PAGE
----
Don't Limit Bean Yield By Planting On Soils Too Wet

Remember, soil conditions at planting are important for high soybean yield.

Caution—don't plant on soils that are too wet—even if your soybean planting has been delayed and you are itching to get the crop in the ground. "Remember--soil conditions at planting are important if you want to get a high yield," emphasizes Palle Pedersen, Iowa State University Extension soybean agronomist.

Remembering last year, many Iowa soybean farmers are now wondering whether this spring's rain has already delayed planting enough to hurt yield potential. "However, it is not yet time to worry," says Pedersen. "In Iowa, we're not doing too badly. The rain has been sporadic and farmers have been able to do some fieldwork. Currently, farmers have about two-thirds of the corn planted and a few soybeans--statewide."

Soil condition important for high bean yield

It's important for soil conditions to be right for planting. Pedersen acknowledges that in a normal year, you should try to be finished planting corn by May 10 and finished planting soybeans by May 15--to reach full yield potential in Iowa. However, Pedersen also emphasizes that it doesn't pay to plant when the soil conditions are not suitable.

"If you plant in a wet seedbed, it will often lead to sidewall compaction. That keeps a good root system from developing and that will affect nutrient and water uptake. A fully developed root system is critical, particularly if we get into a hot and dry summer," says Pedersen.

Don't make same mistake again this year

He uses last year as an example. "Last year many farmers were forced to plant soybeans into seedbed conditions that were less than favorable, and we saw a lot of sidewall compaction because of that," says Pedersen. "But fortunately, because there was enough rain throughout the summer and the temperature was cool enough during the growing season, we still got a pretty good crop."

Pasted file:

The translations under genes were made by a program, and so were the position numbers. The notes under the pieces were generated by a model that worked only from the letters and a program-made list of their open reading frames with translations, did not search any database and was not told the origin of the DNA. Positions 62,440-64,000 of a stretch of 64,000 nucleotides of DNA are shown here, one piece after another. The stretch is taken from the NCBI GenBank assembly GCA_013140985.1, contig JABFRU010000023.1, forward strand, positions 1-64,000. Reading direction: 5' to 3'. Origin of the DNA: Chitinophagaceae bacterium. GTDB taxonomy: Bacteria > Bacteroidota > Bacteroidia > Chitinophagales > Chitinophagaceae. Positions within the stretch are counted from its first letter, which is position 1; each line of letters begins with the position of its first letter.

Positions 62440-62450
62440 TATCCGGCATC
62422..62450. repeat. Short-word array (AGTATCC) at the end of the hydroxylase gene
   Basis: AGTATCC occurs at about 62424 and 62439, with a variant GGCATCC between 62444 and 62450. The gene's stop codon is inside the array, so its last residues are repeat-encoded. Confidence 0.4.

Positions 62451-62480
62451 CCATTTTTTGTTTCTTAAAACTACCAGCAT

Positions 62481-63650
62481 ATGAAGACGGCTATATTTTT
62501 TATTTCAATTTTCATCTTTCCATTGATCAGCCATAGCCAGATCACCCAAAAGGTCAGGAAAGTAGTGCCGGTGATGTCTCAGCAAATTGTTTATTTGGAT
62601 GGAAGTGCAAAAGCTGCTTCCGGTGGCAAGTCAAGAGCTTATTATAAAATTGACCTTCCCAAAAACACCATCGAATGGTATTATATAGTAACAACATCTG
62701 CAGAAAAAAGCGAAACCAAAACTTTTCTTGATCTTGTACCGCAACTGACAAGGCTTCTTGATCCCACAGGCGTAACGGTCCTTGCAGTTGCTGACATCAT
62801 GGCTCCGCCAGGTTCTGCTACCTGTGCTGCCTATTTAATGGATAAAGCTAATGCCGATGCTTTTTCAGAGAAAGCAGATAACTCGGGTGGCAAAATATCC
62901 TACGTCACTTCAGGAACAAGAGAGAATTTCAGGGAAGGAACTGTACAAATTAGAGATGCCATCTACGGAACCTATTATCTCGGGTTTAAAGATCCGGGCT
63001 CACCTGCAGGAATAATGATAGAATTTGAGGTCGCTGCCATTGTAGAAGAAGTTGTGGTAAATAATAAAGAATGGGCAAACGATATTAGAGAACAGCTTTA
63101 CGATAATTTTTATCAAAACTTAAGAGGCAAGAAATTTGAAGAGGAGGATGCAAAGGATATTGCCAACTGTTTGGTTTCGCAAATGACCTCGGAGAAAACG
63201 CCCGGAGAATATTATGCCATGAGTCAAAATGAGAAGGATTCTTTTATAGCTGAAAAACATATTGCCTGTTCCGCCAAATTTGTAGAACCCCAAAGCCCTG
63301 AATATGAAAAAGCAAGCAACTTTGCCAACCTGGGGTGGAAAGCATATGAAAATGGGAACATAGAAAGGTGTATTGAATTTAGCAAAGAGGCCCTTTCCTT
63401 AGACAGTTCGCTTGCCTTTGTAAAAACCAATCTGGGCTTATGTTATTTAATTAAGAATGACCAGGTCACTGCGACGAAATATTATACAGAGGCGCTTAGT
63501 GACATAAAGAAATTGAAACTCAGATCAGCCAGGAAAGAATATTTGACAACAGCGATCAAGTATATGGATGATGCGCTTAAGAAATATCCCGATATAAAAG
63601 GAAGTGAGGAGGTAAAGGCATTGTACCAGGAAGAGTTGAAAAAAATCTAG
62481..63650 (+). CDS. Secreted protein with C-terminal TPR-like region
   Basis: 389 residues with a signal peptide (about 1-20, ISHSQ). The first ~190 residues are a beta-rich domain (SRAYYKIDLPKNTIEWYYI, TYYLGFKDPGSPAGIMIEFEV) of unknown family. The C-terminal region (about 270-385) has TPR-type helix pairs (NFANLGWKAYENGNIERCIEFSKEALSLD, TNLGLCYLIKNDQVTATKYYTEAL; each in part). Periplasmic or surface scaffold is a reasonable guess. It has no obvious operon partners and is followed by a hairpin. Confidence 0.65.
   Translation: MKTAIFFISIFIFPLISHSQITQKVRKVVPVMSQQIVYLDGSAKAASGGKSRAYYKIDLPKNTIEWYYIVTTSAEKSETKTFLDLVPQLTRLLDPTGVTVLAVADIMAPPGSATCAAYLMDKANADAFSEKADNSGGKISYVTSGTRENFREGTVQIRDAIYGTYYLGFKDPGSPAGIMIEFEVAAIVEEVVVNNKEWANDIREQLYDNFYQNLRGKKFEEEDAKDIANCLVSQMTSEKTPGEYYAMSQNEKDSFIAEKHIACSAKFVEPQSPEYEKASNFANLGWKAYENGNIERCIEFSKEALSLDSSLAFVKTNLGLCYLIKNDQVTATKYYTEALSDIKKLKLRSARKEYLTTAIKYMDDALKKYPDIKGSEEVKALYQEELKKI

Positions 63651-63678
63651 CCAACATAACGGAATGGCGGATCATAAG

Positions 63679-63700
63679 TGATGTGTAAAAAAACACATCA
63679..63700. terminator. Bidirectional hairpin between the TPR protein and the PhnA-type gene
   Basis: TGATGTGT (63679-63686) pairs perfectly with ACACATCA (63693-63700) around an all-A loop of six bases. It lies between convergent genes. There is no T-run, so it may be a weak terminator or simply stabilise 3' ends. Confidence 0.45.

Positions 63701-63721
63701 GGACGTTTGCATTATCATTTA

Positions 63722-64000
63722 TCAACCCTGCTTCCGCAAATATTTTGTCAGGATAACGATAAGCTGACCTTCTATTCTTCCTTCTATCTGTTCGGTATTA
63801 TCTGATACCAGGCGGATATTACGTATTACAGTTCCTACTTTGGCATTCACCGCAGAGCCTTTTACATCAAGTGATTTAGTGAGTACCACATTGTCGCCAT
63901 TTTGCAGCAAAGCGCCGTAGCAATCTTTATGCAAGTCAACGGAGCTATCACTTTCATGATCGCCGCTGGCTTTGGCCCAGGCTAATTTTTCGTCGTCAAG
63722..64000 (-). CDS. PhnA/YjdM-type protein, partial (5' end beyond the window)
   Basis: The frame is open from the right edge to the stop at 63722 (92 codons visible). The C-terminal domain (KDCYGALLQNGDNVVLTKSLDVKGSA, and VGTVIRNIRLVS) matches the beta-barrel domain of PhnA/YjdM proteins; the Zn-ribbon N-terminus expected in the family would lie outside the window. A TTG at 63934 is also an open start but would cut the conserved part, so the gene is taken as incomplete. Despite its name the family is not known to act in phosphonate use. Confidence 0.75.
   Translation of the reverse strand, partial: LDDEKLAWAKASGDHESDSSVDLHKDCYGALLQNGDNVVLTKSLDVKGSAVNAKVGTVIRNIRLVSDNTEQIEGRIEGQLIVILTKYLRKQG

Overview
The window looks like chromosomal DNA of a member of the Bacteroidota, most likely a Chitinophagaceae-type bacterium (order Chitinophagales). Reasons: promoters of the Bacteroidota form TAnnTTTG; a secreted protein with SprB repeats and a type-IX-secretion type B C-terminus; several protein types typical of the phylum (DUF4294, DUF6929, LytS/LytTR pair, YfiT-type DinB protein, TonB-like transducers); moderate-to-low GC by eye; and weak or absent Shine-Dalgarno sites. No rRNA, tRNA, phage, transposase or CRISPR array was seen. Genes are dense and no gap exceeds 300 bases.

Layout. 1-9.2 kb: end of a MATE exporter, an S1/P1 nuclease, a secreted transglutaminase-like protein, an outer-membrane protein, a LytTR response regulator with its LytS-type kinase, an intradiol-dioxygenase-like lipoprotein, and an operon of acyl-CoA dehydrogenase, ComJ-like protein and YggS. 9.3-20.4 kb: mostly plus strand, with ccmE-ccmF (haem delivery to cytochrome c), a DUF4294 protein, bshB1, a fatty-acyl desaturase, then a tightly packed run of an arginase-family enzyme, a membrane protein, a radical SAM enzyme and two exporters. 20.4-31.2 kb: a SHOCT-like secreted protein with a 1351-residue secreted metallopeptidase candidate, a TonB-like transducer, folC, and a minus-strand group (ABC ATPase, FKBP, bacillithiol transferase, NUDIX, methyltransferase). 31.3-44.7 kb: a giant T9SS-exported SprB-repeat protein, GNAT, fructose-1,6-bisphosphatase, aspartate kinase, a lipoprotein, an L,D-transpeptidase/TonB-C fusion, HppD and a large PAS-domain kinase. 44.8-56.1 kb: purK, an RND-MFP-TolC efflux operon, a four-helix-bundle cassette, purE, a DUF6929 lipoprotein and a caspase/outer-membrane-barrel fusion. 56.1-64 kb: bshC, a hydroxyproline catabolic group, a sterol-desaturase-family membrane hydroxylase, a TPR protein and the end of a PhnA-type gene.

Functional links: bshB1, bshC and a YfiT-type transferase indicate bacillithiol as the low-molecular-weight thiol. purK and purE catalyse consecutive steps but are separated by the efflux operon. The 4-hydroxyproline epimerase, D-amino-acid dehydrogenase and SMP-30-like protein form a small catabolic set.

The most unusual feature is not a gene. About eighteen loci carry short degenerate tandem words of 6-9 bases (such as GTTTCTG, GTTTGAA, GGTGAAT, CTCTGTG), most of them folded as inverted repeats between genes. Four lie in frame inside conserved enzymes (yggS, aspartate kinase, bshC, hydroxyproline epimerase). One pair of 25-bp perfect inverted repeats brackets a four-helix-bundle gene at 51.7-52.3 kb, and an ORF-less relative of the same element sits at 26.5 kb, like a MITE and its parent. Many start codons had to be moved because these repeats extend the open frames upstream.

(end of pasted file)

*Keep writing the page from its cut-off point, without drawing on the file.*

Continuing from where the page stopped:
Right now, he says, there is still some time left before the planting situation becomes urgent. Also, rains that have been occurring in Iowa in recent days have been spotty, which means some farmers in the areas that are missed by the "hit and miss" showers have been able to get some fields planted.

"Pay attention to seedbed conditions. That is critical," adds Pedersen. "We are now at the end of the first week of May and we still have more than a week to go yet to plant our soybean crop before we start losing significant yield. And, keep in mind that Iowa farmers have the capacity to put in a million acres in a day. We saw this a few weeks ago--in the third week of April when the weather was good and a lot of corn was planted in a short period of time. It's still too early to worry and compromise on wet seedbed conditions."

"It's early enough that I don't think we in Iowa should worry yet. In other states, including Illinois and Indiana, where they barely have any corn planted, it's a whole other story." For a podcast that provides further more information on this topic and other information on soybean management, go to www.iasoybeans.com/productionresearch.

TAGS: Extension
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